It is a busy time for the Spain Film Commission as the country enjoys a production boom. Recent shoots in the country include Wes Anderson’s Asteroid City in Chinchon, near Madrid; Peacock series Vampire Academy in Navarra; Jennifer Lopez starrer The Mother in Gran Canaria; and Guy Ritchie’s The Interpreter, which includes scenes shot in Alicante and Zaragoza.
After filming season one in Malaga in 2019, Netflix’s Warrior Nun returned to shoot in Madrid in 2021. Filming also begins soon on a Disney+ Espana series on the life of the fashion designer Balenciaga.
The Spain Film Commission, which has a network of more than 30 offices throughout the country, has provided assistance to each of these productions. The not-for-profit organisation can help productions with their shoot requirements in Spain, ranging from the search for locations to information on tax incentives, work permits and filming permits.
“We are a safe bet for the successful outcome of any production, however complex it may be,” says Spain Film Commission president Carlos Rosado Cobian.
He points out Spain boasts two key ingredients that are a priority for international productions: safety and the peace of mind that helps guarantee optimum shoot conditions. “The fact all the major streaming platforms, studios and companies that film in Spain repeat the experience is our most effective form of promotion,” says Cobian.
Productions are also drawn to Spain by its competitive tax incentives that vary between 30% and 50%, experienced crews, a wide choice of locations, and its modern infrastructure.
Spanish talent is also in high demand. Alberto Mielgo won this year’s animated short film Oscar for The Windshield Wiper, while both Javier Bardem and Penelope Cruz were nominated in the lead acting Oscar categories for Being The Ricardos and Parallel Mothers respectively. Alberto Iglesias earned a nomination in the original score category, also for Parallel Mothers.
This year has also been strong for Spanish talent behind the camera. Carla Simon won the Golden Bear at the Berlinale for the Catalan-language Alcarras, while Alauda Ruiz de Azua’s feature debut Lullaby was selected for Berlin’s Panorama section and went on to sweep the awards at Malaga Film Festival.
Boost to production
Looking to build on the success of its film and TV production sector, Spain has embarked on a major push to establish itself as a leading European filming destination by investing in talent, infrastructure and incentives. The government’s Spain, Audiovisual Hub of Europe plan announced last year has earmarked $1.7bn (€1.6bn) to boost production by 30% by 2025. The Spain Film Commission is playing a key role in delivering the plan, working alongside public institutions and the Spanish audiovisual industry.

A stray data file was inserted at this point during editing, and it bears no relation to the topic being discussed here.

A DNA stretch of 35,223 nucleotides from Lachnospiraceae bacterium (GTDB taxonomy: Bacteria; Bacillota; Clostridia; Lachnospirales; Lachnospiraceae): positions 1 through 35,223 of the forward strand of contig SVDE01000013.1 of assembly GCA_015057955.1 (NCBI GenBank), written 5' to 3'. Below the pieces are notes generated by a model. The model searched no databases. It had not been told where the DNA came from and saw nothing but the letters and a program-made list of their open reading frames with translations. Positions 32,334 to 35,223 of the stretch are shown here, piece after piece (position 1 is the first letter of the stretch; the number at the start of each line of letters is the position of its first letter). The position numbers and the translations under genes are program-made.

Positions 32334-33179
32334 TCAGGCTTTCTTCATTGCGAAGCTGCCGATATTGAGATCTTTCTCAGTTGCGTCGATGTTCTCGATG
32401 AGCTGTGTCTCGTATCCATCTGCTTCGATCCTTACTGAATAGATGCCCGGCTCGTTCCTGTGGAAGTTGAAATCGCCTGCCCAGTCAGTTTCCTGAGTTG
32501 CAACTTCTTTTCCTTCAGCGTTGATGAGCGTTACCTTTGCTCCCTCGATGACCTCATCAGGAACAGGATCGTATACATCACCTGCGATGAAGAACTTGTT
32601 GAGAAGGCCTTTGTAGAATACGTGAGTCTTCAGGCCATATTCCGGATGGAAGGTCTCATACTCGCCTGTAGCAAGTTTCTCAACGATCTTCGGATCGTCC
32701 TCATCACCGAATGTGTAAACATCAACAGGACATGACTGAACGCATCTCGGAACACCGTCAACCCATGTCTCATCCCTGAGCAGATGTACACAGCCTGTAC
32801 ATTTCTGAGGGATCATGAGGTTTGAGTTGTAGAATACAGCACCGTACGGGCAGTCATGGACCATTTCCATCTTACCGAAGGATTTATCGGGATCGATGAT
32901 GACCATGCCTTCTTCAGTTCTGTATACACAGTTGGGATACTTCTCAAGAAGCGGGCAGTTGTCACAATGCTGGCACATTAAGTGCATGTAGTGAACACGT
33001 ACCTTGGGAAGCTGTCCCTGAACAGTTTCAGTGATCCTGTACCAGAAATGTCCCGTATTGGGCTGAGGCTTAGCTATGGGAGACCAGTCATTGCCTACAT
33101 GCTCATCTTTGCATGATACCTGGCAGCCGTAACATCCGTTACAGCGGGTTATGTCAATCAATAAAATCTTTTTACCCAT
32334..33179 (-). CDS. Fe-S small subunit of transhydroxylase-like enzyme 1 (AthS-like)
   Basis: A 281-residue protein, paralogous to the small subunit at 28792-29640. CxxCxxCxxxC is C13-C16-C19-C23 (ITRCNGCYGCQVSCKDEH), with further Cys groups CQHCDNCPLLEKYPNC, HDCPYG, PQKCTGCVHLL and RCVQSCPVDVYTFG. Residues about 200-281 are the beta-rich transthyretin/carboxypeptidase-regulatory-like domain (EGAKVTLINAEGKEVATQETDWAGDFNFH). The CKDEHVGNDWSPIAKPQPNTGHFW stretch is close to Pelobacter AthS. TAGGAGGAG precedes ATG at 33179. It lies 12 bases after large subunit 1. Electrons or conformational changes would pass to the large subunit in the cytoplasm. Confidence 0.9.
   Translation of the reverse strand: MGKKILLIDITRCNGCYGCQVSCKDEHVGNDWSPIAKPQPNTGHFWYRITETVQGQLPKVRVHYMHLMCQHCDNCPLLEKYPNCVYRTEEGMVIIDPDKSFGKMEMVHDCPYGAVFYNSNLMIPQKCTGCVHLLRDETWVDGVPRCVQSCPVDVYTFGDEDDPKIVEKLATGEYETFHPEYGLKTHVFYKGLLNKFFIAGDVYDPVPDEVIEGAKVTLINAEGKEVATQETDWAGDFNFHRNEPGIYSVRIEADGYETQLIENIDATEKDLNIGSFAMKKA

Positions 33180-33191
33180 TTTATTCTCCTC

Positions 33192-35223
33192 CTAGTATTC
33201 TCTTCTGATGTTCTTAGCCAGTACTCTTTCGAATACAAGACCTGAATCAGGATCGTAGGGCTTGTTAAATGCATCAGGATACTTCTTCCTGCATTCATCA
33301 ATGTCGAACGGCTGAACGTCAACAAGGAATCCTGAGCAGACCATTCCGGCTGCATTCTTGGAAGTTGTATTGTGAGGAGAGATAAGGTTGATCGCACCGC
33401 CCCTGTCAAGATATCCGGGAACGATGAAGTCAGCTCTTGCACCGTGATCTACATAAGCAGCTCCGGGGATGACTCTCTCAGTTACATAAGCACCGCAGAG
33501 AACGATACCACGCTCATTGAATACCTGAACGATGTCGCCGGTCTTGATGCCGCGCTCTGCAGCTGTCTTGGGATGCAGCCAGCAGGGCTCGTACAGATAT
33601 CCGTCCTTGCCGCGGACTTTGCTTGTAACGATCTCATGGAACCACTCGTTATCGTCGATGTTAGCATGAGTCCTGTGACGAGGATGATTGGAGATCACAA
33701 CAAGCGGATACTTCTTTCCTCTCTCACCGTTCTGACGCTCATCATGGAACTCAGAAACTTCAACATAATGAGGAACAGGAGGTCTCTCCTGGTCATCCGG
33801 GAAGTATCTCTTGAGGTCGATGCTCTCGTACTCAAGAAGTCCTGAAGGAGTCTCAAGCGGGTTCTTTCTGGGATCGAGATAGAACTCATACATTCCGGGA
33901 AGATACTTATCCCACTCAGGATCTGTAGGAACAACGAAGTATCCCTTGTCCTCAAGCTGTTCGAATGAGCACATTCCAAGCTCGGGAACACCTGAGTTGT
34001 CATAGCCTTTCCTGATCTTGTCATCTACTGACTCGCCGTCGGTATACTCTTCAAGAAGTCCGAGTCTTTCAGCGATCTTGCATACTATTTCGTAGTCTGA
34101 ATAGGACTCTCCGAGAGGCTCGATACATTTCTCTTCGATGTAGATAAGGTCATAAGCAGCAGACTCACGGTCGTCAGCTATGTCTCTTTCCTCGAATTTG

“Spain is home to an immense amount of talent, and both the public and private sectors are committed to driving the audiovisual industry as an economic force and as a key means of promoting our cultural identity and the country’s image as a leader in film-induced tourism,” says Cobian.
Spain Film Commission is leading five major projects in the Audiovisual Hub plan, each of them designed to drive the modernisation and competitiveness of the industry.
It is also lobbying hard to improve the tax incentives available to filmmakers. At the moment, Spain offers international productions a 30% tax rebate on the first $1.1m (€1m) invested, plus 25% for the remaining expenditure. In the case of the Canary Islands, the figure rises to 50% for the first $1.1m (€1m), and 45% on all investments in excess of that figure, while Navarra offers a 35% tax credit.
The Spain Film Commission is working to eliminate the cap that a production can claim, currently set at a maximum of $11m (€10m), except in the Canary Islands, where the figure is $19.5m (€18m). Another alternative is to raise the cap to at least $32m (€30m).
“If we aim to attract major shoots with budgets in excess of €100m [$108m], we have to be ambitious, and now is the time to grasp the opportunities available,” says Cobian. “The figures don’t lie — every euro invested in the tax rebate generates three euros in public tax revenue and social security payments.”
To encapsulate its work, the Spain Film Commission recently unveiled a new marketing strapline: ‘We Make The Magic’. “It constructs the narrative that defines who we are and what we do. Through our work, we contribute to making the magic of film,” explains Cobian. “We make our small contribution to transforming an idea or a tale into a film or a series. We speak a language of fantasy, dreams and excitement, but also of hard work, effort and commitment.